It was presumably on the first, if certainly not the last, of her visits to her parental home, that little Henriette was born to her. Whenever she lost her taste for the mild air of Vienna, the soft tones of its conversation, its leisurely way of thinking, Fanny betook herself to Berlin, to enjoy its brisk wind, sharp outlines, cutting wit and agile comprehension. She refreshed herself in the circle of her clever sisters, two of whom, Cäcilie and Rebecca, were later drawn into her circle and settled in homes near hers. And she enjoyed her reunions with her brothers, although they did not possess in the same measure the circumspection and farsightedness of her father. Her eldest brother Isaac, like his brothers Benjamin and Jacob, had married a cousin from the house of Wulff, just as Cäcilie had taken a maternal cousin for her first husband. With these and numerous other in-laws Fanny had a widely ramified family, which flocked around her whenever she visited the Prussian capital. Moreover, she found in Berlin what she herself was hoping to establish in Vienna: the beginnings of the literary salon.
Under Frederick the Great, court and society had become highly Francophile. Their teachers were Parisian philosophers; Frenchmen had set up the new grammar school, and the King had appointed Maupertuis as president of the Berlin Academy that had been founded by his grandfather. The example of a constant social interchange of thought, of the cultivation of learned conversation, had come from Paris and had incited imitation. The assemblies at the houses of the Marquise du Deffand, the Marquise d’Epinay, Madame Geoffrin and Mademoiselle d’Espinasse were beginning to find followers among the Prussians. The nobility, to be sure, still hesitated to give up its formal receptions, and the bourgeoisie, lacking a feeling for higher culture, held fast to “the simplicity of the household according to German custom.” It was, therefore, left principally to Jewish circles to unite art and society according to the Parisian model. They possessed gifts which allowed them to conform to French culture more speedily than their compatriots — “true intellect, wit and taste, the refined expression of refined concepts, a mocking tone and a speedy perception of the ridiculous, and finally the instinct of a certain practical rationalism in their way of life.” With their growing prosperity they were able to gratify their aspirations towards knowledge and wisdom, to recognition of what was true and possession of what was beautiful, and it was at their gatherings that liberal people of noble birth, whose families and usual social contacts offered them little stimulation, were beginning to assemble. And so, as a later observer expressed it, there developed “a quite original intellectual atmosphere in Berlin, a mixture of Jewry, of the ‘enlightened ones,’ as our ancestors called them, and a kind of Gallic Atticism.”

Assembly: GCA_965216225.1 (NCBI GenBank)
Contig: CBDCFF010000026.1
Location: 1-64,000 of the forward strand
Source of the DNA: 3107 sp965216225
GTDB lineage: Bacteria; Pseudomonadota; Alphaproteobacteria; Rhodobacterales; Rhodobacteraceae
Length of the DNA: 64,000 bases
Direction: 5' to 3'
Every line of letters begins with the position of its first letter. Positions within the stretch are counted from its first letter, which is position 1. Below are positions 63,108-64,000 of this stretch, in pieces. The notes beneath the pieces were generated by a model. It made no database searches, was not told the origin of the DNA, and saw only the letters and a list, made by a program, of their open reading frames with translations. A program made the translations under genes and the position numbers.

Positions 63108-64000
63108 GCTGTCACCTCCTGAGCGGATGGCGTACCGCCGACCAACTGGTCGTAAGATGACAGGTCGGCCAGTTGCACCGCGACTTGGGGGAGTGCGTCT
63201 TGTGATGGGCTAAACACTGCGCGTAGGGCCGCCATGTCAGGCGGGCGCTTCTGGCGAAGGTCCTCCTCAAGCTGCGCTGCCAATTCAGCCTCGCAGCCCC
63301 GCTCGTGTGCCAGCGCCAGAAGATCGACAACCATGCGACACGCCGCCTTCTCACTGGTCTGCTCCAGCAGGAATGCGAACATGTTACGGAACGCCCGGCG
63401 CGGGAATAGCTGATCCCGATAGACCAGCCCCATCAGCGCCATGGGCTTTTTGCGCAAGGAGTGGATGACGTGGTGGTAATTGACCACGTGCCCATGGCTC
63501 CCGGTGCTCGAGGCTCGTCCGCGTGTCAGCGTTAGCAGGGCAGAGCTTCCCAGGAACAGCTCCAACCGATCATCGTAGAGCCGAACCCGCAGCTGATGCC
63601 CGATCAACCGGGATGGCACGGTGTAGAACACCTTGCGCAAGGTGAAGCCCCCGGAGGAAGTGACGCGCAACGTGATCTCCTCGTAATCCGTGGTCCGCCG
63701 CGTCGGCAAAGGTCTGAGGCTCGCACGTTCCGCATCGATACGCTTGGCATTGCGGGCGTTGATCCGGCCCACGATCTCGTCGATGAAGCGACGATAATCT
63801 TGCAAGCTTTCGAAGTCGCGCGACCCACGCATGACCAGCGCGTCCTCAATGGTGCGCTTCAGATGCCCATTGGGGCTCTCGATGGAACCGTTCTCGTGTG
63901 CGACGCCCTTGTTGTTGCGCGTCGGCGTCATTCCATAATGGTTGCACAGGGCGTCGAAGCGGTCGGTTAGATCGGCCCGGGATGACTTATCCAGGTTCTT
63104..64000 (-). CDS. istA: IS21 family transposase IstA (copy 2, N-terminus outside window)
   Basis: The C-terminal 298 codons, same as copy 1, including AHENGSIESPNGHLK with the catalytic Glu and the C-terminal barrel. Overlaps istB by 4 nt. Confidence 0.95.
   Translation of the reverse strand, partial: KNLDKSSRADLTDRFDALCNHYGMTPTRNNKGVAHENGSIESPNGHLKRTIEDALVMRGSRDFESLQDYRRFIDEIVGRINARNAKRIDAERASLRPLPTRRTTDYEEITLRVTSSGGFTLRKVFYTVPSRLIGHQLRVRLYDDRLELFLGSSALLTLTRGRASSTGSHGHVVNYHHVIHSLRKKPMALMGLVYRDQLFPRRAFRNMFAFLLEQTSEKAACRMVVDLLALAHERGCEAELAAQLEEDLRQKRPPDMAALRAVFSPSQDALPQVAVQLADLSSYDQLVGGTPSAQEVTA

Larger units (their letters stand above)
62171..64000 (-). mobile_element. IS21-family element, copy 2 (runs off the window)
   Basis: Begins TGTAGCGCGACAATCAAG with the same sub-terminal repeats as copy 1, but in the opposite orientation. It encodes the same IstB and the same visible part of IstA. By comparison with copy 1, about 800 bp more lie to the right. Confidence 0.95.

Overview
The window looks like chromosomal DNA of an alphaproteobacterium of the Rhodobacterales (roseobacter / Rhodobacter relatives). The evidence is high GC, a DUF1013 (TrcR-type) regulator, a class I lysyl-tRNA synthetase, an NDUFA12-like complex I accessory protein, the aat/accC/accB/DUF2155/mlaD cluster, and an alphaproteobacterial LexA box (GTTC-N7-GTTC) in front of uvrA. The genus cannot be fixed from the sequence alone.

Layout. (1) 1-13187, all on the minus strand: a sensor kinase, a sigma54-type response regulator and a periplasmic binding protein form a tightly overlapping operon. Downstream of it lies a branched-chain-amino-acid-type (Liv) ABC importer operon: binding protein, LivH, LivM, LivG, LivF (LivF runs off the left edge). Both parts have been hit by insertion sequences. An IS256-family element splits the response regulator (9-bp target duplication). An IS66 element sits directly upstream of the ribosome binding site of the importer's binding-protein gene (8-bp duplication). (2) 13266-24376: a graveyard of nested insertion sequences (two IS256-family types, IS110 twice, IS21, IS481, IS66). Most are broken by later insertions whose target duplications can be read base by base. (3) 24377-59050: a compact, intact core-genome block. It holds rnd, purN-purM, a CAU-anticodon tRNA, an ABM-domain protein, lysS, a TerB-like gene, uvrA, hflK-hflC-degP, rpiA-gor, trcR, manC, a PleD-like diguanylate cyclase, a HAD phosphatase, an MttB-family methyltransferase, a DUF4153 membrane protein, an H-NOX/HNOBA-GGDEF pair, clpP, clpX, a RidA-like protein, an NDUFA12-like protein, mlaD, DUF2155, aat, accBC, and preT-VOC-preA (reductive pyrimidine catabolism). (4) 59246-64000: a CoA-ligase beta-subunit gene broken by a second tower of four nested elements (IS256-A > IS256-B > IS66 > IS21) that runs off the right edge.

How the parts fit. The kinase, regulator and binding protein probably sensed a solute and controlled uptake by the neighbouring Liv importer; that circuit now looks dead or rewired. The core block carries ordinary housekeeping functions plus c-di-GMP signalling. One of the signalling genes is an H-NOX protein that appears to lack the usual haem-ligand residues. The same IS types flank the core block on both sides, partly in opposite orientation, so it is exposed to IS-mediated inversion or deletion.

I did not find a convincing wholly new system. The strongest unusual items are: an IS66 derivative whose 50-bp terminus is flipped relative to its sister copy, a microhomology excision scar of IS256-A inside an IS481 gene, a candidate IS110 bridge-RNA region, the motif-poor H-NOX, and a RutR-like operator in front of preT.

One of the first houses in which such circles developed was that of the councilor Benjamin Ephraim, who, as the youngest son of the mint-master, raised his controversial name to deserved honor. As early as 1761 he had gone to Amsterdam to set up a business house in association with his father’s firm, had there married a rich heiress and shortly afterwards returned with her to Berlin. Now he was establishing an art collection in his city mansion which was in no way inferior to that of Daniel Itzig and included paintings by Caravaggio, Poussin and Roland Davery. His splendidly decorated apartments were visited, if not yet by persons of rank, at least by some who were noteworthy. In the 1780s his nieces Sophie and Marianne Meyer, later to become respectively Frau von Grotthuss and Frau von Eybenberg, introduced young sons of old families into his house, after first gaining entry to the upper social circles through their early conversion to Christianity.
But Benjamin Ephraim, like Daniel Itzig and the far poorer, though considerably more highly honored Moses Mendelssohn, in whose houses the beginnings of an “intellectual Berlin” had likewise formed, was by no means able to unite the higher reaches of society with those of poetry, politics and science, as a series of talented women succeeded in doing one or two decades later. When Fanny visited her native city for the first time since her marriage, Henriette Herz was sixteen and newly married, Dorothea Mendelssohn a little younger and Rahel Levin a child of nine. Before the Berlin salon came into its prime, Fanny had already founded her own in Vienna.